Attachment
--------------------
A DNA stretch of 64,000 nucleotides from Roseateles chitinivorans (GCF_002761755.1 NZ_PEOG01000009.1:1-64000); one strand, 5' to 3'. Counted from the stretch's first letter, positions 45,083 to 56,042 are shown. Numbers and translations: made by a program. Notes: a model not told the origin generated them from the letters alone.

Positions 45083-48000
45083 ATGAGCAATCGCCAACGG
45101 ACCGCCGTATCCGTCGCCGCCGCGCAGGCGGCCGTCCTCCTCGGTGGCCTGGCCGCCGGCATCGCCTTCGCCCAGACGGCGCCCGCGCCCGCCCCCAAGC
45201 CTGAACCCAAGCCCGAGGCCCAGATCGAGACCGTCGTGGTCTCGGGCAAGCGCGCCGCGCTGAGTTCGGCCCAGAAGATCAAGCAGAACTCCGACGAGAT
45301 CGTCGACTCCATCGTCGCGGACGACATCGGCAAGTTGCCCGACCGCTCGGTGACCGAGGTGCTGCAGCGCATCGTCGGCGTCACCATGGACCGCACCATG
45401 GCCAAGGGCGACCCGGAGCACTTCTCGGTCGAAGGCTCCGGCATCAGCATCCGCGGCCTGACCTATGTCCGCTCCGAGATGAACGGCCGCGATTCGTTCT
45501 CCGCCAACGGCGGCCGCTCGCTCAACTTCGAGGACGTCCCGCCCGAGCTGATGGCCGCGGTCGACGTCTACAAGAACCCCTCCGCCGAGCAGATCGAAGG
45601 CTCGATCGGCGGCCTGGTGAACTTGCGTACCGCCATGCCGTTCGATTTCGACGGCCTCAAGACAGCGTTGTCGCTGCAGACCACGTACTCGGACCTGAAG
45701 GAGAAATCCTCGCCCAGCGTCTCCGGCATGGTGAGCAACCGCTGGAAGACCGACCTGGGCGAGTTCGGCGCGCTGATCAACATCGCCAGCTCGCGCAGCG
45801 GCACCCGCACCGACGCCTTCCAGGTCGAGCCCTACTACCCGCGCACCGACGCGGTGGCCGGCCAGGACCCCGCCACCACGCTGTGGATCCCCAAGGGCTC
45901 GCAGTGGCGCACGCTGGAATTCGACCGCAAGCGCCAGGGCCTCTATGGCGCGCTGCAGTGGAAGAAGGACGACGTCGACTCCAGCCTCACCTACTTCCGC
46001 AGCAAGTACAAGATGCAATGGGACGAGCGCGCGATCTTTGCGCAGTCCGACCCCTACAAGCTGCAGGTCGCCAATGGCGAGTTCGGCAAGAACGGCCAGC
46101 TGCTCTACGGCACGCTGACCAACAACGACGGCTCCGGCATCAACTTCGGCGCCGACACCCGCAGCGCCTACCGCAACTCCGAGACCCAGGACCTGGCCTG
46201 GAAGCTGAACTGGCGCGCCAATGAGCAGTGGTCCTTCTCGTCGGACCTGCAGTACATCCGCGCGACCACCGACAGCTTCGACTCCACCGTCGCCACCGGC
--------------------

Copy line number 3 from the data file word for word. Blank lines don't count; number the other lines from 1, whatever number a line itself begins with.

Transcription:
45083 ATGAGCAATCGCCAACGG